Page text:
Overview

  • The Southern African nation of Malawi is landlocked sharing borders with Mozambique, Zambia and Tanzania, and an estimated population of 18 million (2016). Malawi has been able to make important economic and structural reforms and sustain its economic growth rates over the last decade. Nevertheless, poverty remains widespread, and the economy undiversified and vulnerable to external shocks. The country’s development is guided by a series of five-year growth and development strategies; the third strategy covering 2017-2022, focuses on education, energy, agriculture, health and tourism.

    Political Context

    Malawi will hold its 6th tripartite elections on May 21, 2019.  Current President Peter Mutharika was first elected in 2014 and will stand for re-election. Other major parties contesting for presidency are the Malawi Congress Party, United Democratic Front, and the United Transformation Movement led by current Vice President Saulos Chilima.  Malawi is generally a peaceful country that has had stable governments since independence in 1964. One-party rule ended in 1993 and since then the country holds multi-party presidential and parliamentary elections every five years.

    Economic Overview

    In 2018, Malawi’s real gross domestic product (GDP) is projected to moderate to 3.5% from 4% in 2017. This is due to lower output in agriculture caused by dry spells and fall armyworm infestation. Furthermore, performance in industry and service sectors was subdued because of erratic energy supply and a generally weak business environment. The FY2017/18 fiscal deficit widened from 4.8% the previous year to 7.3% of GDP. The deterioration was largely a result of lower than expected revenues and grants, securitization of payment arrears dating back to FY 2012/13 and expenditure associated with the bailout of a parastatal. Year-on-year headline inflation has receded to the Sub-Saharan Africa regional average rate standing at 9.3% in August 2018. Continued stability of the Kwacha relative to the US Dollar since 2017 has partly helped contain inflation in single digits. The Reserve Bank of Malawi has maintained a tight monetary stance with its policy rate standing at 16%.

    Social Context

    Encouraging progress has been made in human development in recent years. Life expectancy is up to 64.2 years in 2018 (WHO) from 63.9 years in 2017. The total fertility rate is down to 4.4 children per woman from 6.7 between 1992-2015/16. Self-reported literacy (reading and writing in any language) is 81% percent for males and 66% for females (15+ years of age). However, poverty and inequality remain stubbornly high.  National poverty rate has increased slightly from 50.7% in 2010 to 51.5 percent in 2016, but extreme national poverty has decreased from 24.5% in 2010/11 to 20.1 in 2016/17. Poverty is driven by poor performance of the agriculture sector, volatile economic growth, population growth, and limited opportunities in non-farm activities.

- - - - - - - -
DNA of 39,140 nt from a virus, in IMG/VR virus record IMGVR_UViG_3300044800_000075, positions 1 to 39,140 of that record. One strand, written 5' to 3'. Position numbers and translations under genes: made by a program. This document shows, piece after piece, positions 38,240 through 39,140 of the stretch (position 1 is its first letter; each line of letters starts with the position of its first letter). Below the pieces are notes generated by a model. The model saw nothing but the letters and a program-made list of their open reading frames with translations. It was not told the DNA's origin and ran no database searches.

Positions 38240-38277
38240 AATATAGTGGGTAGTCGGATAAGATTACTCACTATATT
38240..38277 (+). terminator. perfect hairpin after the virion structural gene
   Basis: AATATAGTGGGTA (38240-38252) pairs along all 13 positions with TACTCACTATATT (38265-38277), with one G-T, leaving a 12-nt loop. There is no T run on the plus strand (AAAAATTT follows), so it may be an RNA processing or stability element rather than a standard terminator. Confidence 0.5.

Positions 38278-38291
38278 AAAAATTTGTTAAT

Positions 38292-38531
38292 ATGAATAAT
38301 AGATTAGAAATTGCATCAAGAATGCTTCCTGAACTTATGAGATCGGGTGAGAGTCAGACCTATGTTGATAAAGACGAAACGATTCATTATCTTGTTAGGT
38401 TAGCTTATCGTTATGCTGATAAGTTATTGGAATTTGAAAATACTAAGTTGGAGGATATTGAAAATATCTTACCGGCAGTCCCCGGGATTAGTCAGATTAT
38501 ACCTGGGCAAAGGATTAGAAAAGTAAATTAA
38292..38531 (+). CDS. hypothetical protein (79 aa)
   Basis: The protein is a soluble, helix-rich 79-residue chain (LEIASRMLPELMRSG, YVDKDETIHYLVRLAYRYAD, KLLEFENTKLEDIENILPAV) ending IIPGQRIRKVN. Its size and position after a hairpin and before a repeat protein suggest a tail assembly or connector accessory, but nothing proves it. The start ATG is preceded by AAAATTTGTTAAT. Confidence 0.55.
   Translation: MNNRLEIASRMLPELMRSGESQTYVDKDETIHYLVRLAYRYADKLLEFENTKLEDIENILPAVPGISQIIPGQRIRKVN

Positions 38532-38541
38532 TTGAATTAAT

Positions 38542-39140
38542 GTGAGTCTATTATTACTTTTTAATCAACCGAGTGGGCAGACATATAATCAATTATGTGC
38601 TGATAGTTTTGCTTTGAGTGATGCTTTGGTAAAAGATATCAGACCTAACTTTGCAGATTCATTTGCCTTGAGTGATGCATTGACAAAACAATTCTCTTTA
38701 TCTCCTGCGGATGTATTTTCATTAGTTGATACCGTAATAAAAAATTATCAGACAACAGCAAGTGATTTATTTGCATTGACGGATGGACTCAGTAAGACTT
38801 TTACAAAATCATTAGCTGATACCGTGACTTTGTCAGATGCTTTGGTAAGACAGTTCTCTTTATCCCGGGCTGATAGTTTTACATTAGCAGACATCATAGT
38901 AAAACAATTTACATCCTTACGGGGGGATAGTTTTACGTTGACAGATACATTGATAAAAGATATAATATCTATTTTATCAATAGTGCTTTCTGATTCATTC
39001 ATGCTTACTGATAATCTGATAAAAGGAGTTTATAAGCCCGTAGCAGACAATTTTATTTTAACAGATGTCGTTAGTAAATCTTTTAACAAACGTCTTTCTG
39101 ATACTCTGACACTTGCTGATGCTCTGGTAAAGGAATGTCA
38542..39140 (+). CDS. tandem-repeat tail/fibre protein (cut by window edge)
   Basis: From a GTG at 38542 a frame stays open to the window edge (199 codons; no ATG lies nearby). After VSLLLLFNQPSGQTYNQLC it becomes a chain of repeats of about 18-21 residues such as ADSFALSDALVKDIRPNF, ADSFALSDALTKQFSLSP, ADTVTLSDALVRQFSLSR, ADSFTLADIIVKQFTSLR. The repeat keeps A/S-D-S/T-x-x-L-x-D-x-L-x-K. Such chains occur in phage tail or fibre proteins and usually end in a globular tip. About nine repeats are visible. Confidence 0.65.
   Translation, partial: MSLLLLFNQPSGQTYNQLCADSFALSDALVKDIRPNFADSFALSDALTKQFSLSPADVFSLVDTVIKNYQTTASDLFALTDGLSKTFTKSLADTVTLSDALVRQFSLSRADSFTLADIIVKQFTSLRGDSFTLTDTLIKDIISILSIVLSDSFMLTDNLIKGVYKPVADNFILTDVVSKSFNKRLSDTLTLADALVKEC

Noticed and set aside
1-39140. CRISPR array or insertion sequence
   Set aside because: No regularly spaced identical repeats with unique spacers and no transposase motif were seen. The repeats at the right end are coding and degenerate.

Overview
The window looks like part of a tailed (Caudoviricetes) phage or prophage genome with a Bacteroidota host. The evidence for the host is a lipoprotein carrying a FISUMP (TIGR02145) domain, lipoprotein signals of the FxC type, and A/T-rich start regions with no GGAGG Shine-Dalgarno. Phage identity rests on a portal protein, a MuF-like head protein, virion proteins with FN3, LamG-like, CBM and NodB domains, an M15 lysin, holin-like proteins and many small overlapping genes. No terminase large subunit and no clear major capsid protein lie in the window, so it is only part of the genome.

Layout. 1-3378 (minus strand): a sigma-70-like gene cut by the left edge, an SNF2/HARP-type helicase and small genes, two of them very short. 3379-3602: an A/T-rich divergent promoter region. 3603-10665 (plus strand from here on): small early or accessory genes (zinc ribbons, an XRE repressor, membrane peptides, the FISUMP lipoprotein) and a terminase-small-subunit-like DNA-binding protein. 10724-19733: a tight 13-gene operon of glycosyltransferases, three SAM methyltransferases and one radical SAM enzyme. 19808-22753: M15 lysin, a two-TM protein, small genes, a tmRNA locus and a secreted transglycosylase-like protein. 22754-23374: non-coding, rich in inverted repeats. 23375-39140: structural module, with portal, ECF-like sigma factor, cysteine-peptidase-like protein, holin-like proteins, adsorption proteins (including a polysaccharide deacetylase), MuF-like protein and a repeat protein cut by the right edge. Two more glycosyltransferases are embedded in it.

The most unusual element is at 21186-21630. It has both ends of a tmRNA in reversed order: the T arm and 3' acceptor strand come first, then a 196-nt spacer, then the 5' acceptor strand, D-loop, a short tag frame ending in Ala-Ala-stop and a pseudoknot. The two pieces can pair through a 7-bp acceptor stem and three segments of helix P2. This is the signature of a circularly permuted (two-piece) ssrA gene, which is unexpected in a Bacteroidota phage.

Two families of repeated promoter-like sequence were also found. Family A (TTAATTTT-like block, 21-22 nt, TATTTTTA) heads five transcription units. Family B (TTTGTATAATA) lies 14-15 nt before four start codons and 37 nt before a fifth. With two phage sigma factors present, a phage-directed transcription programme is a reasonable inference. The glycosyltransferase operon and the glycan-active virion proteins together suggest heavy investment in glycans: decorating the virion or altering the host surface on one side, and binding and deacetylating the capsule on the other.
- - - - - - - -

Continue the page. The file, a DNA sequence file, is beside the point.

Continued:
Development Challenges

    Malawi’s challenges are multi-pronged. Vulnerability to external shocks (e.g. weather, health) is a major challenge. The weather will remain a key part of the economic cycle, with the negative impact of bad weather compounded by factors such as population growth and environmental degradation. Shortage of energy still stands out with about 10% of the population having access to electricity. Infrastructure development, the manufacturing base, and adoption of technology are low. Corruption levels remain high with Transparency International ranking Malawi at 122/180 economies in 2017.

    Last Updated: Oct 10, 2018

  • World Bank Engagement in Malawi

    In preparation for the FY19 World Bank Group Country Partnership Framework (CPF), stakeholder consultations were held across the country in July and August 2018. Based on the results, the CPF is expected to focus on human capital, governance and macroeconomy; energy and infrastructure; and environmental and rural resilience. The CPF FY19 will support the Third Malawi Growth and Development Strategy (2017-2022), which has five priority areas: (1) agriculture and climate change; (2) education and skills development; (3) energy, industry, and tourism development; (4) transport and ICT infrastructure; (5) health and population.